Bank rating changes/downgrades unnecessary on wide scale, says Moody's
August 17, 2007 -- In a teleconference Thursday Moody's Investors Service said it does not foresee widespread ratings downgrades for the world's banks as a result of the current market tensions. The agency does, however, expect to see third quarter earnings decline for a number of banks and possible ratings downgrades for a handful of banks.
"We are unlikely to change bank ratings because of temporary liquidity problems," said Moody's Managing Director, David Fanger. "The financial system has been specifically designed to accommodate unusual funding needs. A number of central banks have provided liquidity to the market over the past week, and we are confident that they will ensure that liquidity-driven casualties do not occur system-wide," he adds
Moody's says it expects the financial fall-out of problems in the U.S. sub-prime mortgage market to be manageable for large universal banks in the EMEA at their current rating levels, given the diversification of these banks' business and the fact that their overall net position in sub-prime and other affected asset classes should remain modest relative to each firm's capital and liquidity.
The financial impact could be more significant, however, for a select number of smaller and less diversified banks in EMEA with less risk management expertise, and for less resilient businesses with lower levels of recurrent profitability and less ample capital cushions against a mark to market.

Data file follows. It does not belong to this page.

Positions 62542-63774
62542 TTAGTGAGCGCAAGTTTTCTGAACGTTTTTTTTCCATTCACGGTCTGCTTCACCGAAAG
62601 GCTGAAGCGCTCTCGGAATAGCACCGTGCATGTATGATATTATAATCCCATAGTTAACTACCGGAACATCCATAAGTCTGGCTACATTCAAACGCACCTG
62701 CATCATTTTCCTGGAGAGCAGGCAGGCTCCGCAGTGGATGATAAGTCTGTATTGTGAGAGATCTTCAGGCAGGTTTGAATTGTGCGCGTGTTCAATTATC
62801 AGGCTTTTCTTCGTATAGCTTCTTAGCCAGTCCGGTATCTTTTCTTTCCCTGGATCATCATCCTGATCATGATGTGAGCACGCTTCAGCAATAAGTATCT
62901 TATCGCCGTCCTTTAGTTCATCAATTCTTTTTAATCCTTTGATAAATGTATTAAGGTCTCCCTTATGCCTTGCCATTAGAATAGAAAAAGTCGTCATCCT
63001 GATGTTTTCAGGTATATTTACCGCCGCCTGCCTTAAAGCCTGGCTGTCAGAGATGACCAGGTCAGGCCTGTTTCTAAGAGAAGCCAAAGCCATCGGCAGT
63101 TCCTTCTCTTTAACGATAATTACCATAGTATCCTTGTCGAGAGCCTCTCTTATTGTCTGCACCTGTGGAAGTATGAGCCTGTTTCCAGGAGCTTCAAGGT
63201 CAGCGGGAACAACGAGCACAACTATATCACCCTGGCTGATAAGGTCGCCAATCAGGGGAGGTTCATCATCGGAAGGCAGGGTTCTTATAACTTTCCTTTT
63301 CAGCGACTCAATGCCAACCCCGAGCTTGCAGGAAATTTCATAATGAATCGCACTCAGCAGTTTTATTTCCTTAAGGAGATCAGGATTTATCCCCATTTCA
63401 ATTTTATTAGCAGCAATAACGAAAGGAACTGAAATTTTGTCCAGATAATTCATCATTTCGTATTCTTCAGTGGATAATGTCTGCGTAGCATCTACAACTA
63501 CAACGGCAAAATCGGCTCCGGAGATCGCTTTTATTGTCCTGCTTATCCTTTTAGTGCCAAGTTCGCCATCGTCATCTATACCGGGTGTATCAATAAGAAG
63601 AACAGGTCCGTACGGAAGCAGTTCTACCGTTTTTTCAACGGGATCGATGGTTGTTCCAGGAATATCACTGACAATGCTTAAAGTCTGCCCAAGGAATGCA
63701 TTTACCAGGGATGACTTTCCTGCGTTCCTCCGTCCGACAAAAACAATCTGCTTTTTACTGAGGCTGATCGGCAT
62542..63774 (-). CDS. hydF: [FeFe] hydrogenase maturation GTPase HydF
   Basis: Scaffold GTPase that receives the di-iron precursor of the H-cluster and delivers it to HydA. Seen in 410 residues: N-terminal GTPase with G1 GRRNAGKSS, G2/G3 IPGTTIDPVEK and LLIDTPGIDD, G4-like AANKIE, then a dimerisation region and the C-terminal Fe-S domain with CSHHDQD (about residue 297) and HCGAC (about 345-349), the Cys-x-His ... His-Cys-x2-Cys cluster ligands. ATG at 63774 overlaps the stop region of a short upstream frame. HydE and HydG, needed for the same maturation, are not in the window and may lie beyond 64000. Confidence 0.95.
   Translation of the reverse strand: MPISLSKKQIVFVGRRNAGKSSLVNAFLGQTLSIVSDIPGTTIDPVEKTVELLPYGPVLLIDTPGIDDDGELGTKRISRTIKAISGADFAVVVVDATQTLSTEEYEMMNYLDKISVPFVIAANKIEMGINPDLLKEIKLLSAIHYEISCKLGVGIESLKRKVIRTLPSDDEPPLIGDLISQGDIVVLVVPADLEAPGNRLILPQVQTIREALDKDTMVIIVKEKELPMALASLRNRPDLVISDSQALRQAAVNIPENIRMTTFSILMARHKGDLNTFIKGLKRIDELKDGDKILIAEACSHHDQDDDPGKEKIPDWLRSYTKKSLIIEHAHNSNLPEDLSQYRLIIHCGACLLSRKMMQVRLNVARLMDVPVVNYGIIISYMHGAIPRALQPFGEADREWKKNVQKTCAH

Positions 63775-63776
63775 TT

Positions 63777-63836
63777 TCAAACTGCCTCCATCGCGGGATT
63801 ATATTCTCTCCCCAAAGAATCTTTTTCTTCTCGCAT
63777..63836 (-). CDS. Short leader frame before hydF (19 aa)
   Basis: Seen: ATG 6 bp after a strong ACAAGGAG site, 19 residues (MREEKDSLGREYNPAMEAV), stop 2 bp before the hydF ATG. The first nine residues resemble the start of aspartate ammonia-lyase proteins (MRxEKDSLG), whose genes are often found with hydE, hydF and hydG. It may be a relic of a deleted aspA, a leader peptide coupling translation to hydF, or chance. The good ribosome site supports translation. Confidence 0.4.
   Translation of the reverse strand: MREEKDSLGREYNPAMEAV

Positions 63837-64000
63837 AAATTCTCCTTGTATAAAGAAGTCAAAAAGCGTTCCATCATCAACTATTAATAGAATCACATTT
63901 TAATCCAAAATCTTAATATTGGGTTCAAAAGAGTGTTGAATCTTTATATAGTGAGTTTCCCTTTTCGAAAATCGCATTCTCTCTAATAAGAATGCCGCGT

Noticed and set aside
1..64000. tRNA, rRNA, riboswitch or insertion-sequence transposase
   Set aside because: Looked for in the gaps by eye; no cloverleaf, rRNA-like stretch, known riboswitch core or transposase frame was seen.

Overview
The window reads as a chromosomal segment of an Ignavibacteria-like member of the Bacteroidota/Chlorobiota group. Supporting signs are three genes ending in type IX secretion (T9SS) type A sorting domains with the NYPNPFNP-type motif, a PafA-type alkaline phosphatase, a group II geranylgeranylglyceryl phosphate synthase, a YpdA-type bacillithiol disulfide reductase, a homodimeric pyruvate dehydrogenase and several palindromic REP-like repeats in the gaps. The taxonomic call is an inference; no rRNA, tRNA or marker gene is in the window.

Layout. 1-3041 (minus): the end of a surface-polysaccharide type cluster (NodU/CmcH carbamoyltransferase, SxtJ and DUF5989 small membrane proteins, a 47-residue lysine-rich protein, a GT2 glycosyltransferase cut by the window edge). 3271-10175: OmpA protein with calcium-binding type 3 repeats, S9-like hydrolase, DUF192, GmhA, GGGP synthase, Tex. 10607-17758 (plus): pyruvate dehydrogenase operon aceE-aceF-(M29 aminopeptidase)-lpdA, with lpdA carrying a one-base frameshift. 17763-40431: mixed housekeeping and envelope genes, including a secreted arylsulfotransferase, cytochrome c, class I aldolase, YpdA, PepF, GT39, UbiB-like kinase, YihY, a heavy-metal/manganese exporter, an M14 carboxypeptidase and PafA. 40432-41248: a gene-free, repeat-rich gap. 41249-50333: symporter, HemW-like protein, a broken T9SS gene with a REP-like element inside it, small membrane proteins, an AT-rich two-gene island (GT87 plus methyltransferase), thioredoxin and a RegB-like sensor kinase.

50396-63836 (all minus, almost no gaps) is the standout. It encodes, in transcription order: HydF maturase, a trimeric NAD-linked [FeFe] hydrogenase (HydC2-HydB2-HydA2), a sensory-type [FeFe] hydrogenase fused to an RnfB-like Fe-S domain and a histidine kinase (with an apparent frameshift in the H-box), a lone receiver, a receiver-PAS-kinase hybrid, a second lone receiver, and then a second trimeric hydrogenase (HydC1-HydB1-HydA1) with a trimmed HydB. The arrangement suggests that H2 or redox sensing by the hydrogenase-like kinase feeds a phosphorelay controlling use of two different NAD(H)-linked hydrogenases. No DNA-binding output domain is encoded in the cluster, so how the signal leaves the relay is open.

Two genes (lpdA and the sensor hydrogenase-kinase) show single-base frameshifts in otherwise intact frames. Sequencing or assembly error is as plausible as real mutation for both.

Looking at the Americas, Moody's says it is by no means sanguine about the probable scenarios resulting from current market events on the future earnings performance of the banks or the likely stress on credit portfolios.
"We are modeling for a possible sharp deterioration, but we recognize that most banks approach this environment in a very healthy condition in terms of diversified and profitable business profiles, strong risk management capabilities and asset quality metrics, and robust capital levels," said Moody's Managing Director, Greg Bauer. The banks' generally high financial strength and deposit ratings, and the relative rankings of these ratings among the North American banks remain appropriately positioned, he added.
Asia's banks and securities firms for the most part have only limited direct and indirect exposure to US sub-prime residential mortgages, CDOs, or liquidity facilities backing such instruments, and Asian banks' exposure to US (or other) leveraged loans is even more limited. "These exposures pose no threat in and of themselves to either the creditworthiness or the liquidity of the region's banks," Moody's said. Those few Asian banks with more sizeable exposures relative to earnings or capital already have relatively lower bank financial strength ratings.
(This is the press release of Moody's Investors Service)
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